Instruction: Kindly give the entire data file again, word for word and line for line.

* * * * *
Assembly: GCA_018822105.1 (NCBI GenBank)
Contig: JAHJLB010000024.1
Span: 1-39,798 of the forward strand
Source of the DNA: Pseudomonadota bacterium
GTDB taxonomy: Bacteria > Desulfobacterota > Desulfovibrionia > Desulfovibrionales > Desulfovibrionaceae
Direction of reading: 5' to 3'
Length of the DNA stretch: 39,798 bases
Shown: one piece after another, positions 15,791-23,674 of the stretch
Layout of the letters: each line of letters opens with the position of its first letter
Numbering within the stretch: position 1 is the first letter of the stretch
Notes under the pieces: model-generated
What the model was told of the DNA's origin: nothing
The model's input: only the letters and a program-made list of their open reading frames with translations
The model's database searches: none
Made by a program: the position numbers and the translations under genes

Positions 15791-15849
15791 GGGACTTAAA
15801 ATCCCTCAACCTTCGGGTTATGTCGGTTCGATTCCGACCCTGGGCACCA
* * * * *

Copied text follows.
Assembly: GCA_018822105.1 (NCBI GenBank)
Contig: JAHJLB010000024.1
Span: 1-39,798 of the forward strand
Source of the DNA: Pseudomonadota bacterium
GTDB taxonomy: Bacteria > Desulfobacterota > Desulfovibrionia > Desulfovibrionales > Desulfovibrionaceae
Direction of reading: 5' to 3'
Length of the DNA stretch: 39,798 bases
Shown: one piece after another, positions 15,791-23,674 of the stretch
Layout of the letters: each line of letters opens with the position of its first letter
Numbering within the stretch: position 1 is the first letter of the stretch
Notes under the pieces: model-generated
What the model was told of the DNA's origin: nothing
The model's input: only the letters and a program-made list of their open reading frames with translations
The model's database searches: none
Made by a program: the position numbers and the translations under genes

Positions 15791-15849
15791 GGGACTTAAA
15801 ATCCCTCAACCTTCGGGTTATGTCGGTTCGATTCCGACCCTGGGCACCA